What a whirlwind the last nine days have been.
My parents looked at an assisted living facility last Monday, signed a lease on an apartment there on Friday, and moved in on Sunday.
Here’s a typical conversation from last weekend, when we were packing for their move:
Me (holding a dozen or so knives in a container): “Mom, which knives do you prefer?”
Me: “Because there’s not room for all of them.”
Mom: “That’s what you’ve been saying all day. I don’t want to give the others away.”
And so it went. On the train ride back to Chicago on Sunday, I decided that offering choices was a mistake. Executive decisions would have been easier and more efficient. Mom would probably miss very little that was not packed, especially for the kitchen because they will have three meals a day in the community dining room.
Since Dad is 99 and Mom 92, my sister Nancy was already planning to make a case for assisted living when Mom fell and broke three bones in her left arm in early July. She had surgery, was hospitalized, and spent 23 days in a rehabilitation center. About a week before she was to go home, her internist advised her and Dad not to live alone anymore. Get a live-in or move into assisted living, he said. Nancy had her ammunition.
Even a temporary live-in was unacceptable to them, so we acted quickly about assisted living. Luckily, an apartment was available in a place within walking distance of my brother Rick’s house. He could drop in on them daily and wouldn’t have to drive 10 miles, as he’s been doing, when they need something.
With assisted living, they shouldn’t need much. Meals, housecleaning, laundry, medication reminders, and nurses’ checks and personal assistance are provided. Group activities are scheduled every day. A shuttle transports residents to shops and medical appointments, although Dad is going to keep his car as long as he passes his annual driving test.
Sounds ideal, except for the downsizing required. They moved from a 1,500-square-foot condo, with a two-car garage where the car hardly fit in between everything they have stored, into a 700-square-foot apartment with no storage except two linear closets.
This was their second move. The first one about 14 years ago, from the house we grew up in, was easier on us because Mom and Dad were younger and able to sort through things themselves, and because the packing was hired out.
Last weekend my sister Pat was asking Mom what she wants to keep from about 20 feet of hanging clothes, while I made three piles of hardcover books that reached two-thirds of the way up a wall — cookbooks and volumes of household hints and health advice. The books and clothes, along with oodles of cosmetics, cleaning supplies, and kitchen gadgets, were bought from Home Shopping Network, QVC, and their ilk when watching those TV programs was Mom’s favorite pastime.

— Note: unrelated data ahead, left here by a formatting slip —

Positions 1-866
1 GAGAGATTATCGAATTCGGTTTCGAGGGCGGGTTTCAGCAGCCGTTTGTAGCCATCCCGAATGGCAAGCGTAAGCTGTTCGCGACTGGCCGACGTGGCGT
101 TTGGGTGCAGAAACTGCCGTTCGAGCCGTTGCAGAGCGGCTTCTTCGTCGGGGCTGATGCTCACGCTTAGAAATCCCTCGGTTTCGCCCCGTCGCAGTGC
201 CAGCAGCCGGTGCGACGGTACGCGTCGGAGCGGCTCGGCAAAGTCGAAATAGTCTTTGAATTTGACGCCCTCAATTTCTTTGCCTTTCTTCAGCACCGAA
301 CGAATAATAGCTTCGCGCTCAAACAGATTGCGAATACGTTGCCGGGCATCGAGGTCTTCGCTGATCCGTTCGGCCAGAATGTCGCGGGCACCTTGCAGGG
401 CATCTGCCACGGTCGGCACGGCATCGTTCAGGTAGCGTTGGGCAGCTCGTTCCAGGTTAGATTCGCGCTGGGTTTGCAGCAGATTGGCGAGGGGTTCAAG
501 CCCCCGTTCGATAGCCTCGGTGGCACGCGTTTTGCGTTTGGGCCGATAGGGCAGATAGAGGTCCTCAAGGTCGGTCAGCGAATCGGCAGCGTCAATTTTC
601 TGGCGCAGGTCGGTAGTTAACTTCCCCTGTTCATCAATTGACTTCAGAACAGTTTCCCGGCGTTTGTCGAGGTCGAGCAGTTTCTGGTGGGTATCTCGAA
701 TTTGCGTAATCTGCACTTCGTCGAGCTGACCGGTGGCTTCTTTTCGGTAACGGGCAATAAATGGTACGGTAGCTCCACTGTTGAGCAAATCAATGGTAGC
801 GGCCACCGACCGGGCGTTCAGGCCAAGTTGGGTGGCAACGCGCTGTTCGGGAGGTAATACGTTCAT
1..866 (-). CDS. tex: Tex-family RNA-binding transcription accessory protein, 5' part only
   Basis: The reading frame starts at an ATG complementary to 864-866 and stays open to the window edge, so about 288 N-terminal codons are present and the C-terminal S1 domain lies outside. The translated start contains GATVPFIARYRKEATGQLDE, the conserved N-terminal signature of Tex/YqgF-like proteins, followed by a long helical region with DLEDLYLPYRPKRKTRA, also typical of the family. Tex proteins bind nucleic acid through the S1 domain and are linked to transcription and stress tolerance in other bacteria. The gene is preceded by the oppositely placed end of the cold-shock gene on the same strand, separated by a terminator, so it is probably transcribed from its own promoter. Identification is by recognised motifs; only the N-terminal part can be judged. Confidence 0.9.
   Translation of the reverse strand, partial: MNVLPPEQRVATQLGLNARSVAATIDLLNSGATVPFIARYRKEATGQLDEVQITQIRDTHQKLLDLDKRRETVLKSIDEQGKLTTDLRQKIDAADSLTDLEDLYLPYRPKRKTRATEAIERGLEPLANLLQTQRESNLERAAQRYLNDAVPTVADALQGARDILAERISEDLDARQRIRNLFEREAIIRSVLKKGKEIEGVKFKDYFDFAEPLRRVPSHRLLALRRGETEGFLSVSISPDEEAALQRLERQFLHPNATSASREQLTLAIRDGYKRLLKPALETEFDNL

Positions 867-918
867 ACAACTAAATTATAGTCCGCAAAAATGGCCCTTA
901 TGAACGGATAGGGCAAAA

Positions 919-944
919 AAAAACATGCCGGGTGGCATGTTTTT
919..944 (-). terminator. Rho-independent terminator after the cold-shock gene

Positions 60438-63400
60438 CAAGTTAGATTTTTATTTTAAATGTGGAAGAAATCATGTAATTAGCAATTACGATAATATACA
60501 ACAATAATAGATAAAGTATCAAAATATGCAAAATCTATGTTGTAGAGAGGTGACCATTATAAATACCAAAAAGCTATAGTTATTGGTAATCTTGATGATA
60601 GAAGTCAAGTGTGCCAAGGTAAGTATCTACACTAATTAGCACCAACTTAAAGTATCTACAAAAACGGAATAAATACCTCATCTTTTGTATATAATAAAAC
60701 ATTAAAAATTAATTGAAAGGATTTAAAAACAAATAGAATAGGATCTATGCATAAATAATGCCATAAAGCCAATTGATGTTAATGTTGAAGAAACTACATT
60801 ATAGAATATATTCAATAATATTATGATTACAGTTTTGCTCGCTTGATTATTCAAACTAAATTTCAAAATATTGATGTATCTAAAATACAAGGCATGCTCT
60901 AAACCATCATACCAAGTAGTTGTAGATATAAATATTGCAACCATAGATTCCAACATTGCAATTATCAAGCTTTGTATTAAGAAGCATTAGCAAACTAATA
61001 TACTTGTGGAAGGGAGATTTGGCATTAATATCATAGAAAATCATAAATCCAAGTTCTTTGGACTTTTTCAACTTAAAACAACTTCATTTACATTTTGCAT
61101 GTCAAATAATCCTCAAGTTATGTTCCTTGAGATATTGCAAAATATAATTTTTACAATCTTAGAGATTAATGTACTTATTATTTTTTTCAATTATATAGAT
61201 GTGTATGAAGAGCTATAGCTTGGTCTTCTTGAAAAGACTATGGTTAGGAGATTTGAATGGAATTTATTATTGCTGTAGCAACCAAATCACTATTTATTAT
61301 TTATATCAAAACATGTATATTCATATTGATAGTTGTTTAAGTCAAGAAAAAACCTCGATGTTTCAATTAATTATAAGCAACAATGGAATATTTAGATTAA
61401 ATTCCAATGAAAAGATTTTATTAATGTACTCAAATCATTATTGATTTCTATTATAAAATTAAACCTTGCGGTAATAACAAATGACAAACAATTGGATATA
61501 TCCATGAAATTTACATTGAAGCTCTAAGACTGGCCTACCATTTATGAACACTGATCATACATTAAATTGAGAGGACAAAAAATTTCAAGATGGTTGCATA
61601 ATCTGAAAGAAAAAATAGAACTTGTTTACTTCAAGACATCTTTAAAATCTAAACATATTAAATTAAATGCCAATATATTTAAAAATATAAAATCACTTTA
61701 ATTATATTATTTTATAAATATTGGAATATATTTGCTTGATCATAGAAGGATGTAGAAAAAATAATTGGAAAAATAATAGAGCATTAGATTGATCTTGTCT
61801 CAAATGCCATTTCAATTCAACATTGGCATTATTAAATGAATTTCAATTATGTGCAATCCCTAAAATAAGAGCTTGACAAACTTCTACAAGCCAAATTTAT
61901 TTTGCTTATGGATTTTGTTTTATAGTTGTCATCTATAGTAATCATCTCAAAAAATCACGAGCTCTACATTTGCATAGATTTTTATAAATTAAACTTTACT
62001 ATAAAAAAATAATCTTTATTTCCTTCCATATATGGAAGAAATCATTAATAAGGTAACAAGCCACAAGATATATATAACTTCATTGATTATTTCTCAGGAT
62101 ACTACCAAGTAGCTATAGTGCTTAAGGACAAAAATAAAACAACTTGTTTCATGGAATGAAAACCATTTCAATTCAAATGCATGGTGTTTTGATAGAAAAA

There’s so much to sort through that it will probably take us months to clean out the condo. I’ve cursed home shopping several times lately even though I realize that moaning about the burden on us is selfish. The important thing is that Mom and Dad adjust to their new situation and like it. But I won’t deny feeling overwhelmed.
I’m thinking of tips for how we all can make it easier on whoever will have to dispose of our possessions. Dostadning, or death cleaning — the Swedish art of decluttering — was popularized a few years ago. It means cleaning house before you die instead of leaving it to your survivors.
• Pare down while you’re still young enough to have the energy for it.
• Go through everything — the boxes you shoved in storage areas and attics, the items pushed into the back of upper shelves, etc. Done gradually, the task is less onerous.
• Once you’ve finished, stop bringing more in unless you really need it. Then follow the rule that if something new comes in, something old goes out.
• Instead of hanging on to things because someone might use them someday, ask the someones you have in mind whether they might want them. If so, and you don’t need the items, pass them on now.
• Store things separately that give you pleasure but that no one else is likely to want. Give them an appropriate label indicating they can be discarded without sorting.
• Take photos of items that have sentimental value but are of no use anymore. Give the items away.
• Digitize papers and old photos.
Have I followed all of this advice? Of course not. But now that I’m experiencing what it’s like to be on the cleaning-out end, I may be more motivated to try.
ANTI-TRUMP QUOTATIONS: 75TH IN AN ONGOING SERIES
“[T]he President of the United States outrageously promoting a wacky conspiracy theory implicating Bill Clinton in [Jeffrey] Epstein’s death . . . may go down in American history as the moment in which we left the gravitational pull of the rational earth. . . . Of all of his many disgraceful moments as president on Twitter, this was very likely his worst. . . . the evidence that Donald Trump is unfit to be our president, and must not be allowed to be reelected, is now more overwhelming than ever.”
— John Ziegler on Mediaite